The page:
Cry Baby


According to Greatist.com the average female cries 3 times a month, but high schoolers may be the exception. The pressure of being a high school student has reached catastrophic levels. Between soccer practice, school plays, homework and college applications, the workload has become nearly unbearable. These added stresses combined with the normal moodiness of an adolescent is leading to mental breakdowns and unhealthy behaviors. This November, Harborfields students were given a survey on how often they cry. The average HF girl cried an average of 6 times in the last month. This is twice the normal amount.

Here at Harborfields no more than 3 days go by without seeing a student crying in the bathroom or shedding a tear in class. According to HF junior Amanda Blitz, “Stress levels have been skyrocketing in teens over the past couple years and crying appears to be their outlet.” But, is this outlet effective? Times are tough junior year and emotions tend to run high, but sobbing through the school day just to get by? It doesn't seem right. At age 16 a poor grade or friend group drama appears to be life or death. Although these things are not important in the large scheme of things, the stress of the moment is enough to leave teens broken down.

“Some emotional or tearful times are not unusual at this age,” according to Schonert-Reichl from Todaysparent.com, but is crying numerous times a week affecting mental health of teens? Only 30 percent of all teenagers with depression are diagnosed and treated. Most experts would agree that there is more stress today than in previous generations. This statement makes sense when looking at the data from the Crying Survey, in which it is clear just how often teenagers have stress induced crying episodes.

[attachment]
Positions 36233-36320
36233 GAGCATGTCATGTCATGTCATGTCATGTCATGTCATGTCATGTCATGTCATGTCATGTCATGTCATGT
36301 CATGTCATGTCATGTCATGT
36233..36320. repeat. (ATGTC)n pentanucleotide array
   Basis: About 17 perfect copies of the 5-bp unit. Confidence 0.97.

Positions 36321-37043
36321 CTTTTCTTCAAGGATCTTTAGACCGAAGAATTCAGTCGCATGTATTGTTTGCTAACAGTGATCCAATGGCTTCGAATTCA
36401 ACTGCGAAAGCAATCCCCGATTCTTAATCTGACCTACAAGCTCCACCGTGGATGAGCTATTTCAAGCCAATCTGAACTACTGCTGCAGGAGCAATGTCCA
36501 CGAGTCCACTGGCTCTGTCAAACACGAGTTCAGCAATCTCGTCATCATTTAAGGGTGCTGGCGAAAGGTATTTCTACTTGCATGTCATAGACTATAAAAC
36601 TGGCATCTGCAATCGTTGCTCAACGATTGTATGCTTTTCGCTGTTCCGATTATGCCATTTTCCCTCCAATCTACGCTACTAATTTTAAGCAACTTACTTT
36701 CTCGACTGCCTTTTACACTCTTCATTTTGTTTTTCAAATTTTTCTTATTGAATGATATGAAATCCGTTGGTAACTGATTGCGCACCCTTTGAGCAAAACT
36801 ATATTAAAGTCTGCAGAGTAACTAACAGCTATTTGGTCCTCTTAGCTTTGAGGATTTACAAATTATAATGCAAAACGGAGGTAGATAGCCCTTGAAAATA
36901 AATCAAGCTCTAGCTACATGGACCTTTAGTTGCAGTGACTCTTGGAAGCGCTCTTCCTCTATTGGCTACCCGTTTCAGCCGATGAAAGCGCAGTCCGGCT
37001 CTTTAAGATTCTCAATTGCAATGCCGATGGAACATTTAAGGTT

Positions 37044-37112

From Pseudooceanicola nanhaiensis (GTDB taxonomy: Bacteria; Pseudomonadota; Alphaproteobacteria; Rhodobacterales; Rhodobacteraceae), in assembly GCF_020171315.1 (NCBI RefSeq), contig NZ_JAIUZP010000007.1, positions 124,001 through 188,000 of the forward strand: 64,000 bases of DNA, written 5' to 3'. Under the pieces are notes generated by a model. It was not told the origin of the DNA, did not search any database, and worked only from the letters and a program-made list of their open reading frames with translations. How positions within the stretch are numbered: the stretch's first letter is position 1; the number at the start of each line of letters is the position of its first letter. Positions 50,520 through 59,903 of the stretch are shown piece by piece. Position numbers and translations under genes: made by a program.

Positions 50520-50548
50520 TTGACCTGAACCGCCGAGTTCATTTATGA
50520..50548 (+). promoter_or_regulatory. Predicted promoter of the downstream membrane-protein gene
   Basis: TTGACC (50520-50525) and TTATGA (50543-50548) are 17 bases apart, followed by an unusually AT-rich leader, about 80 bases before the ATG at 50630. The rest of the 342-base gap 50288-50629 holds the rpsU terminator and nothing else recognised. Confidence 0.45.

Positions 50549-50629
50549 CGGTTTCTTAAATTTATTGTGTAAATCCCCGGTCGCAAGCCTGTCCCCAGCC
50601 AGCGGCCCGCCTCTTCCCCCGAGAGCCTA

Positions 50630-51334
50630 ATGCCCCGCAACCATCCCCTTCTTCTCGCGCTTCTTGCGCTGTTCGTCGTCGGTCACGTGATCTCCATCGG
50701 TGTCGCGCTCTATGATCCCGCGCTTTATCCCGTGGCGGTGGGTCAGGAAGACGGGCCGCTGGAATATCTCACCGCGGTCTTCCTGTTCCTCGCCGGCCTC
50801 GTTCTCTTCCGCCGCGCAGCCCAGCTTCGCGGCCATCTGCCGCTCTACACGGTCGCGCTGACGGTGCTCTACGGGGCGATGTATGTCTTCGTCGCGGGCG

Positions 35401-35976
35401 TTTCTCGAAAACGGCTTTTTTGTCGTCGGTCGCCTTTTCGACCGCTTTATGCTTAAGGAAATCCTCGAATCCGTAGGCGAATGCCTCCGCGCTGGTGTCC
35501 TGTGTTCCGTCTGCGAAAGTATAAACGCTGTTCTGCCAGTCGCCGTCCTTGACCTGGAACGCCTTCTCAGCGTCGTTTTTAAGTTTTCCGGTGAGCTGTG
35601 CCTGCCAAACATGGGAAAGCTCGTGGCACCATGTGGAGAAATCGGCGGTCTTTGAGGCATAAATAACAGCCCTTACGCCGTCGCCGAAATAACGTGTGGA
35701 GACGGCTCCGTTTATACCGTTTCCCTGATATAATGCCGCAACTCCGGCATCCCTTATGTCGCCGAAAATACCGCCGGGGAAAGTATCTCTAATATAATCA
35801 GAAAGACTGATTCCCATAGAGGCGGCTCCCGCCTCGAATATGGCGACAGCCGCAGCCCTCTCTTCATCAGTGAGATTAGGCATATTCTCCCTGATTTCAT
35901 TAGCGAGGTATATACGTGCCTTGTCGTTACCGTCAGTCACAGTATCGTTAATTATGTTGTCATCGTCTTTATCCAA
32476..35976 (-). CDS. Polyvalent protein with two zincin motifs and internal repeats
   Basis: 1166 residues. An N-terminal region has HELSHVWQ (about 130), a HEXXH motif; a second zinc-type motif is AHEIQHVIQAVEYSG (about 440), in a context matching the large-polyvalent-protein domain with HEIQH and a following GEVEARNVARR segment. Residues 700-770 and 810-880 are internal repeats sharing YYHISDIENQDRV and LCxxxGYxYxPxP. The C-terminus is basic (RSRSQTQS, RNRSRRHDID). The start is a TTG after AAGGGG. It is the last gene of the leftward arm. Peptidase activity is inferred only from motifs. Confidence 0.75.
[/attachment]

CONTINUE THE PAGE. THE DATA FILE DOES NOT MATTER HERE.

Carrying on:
It is also known that stress triggers depression and mood disorders. This explains the “teen angst” Generation Z is always referring to. Within the results of the survey, when asked, “how often do you think a female cries each month,” many responded sarcastically saying “too much” or gave an exaggerated number. These witty remarks show how sardonic kids these days are. They’re dark, cynical, and make jokes at their own expense.

These personality traits likely correlate to the pressure they are constantly under. “Everyday I hear students say I want to die in some way, shape, or form, but I would never take it seriously. I guess It’s just a way of saying you’ve had a bad day.” says junior Danielle Roy. If what Danielle says is true, shouldn’t more people be alarmed?

This is not healthy and although these remarks are not often made while students are in tears it all relates back to each other. The crying, depression, angst and jokes are results of our teenagers being overworked and overwhelmed. Being a teenager is no longer about the freedoms and fun times but is constantly about what’s next and how they will be successful in life. It has become the norm to be sad and stressed out, instead of young, dumb, and careless.


Sarah DeVitoComment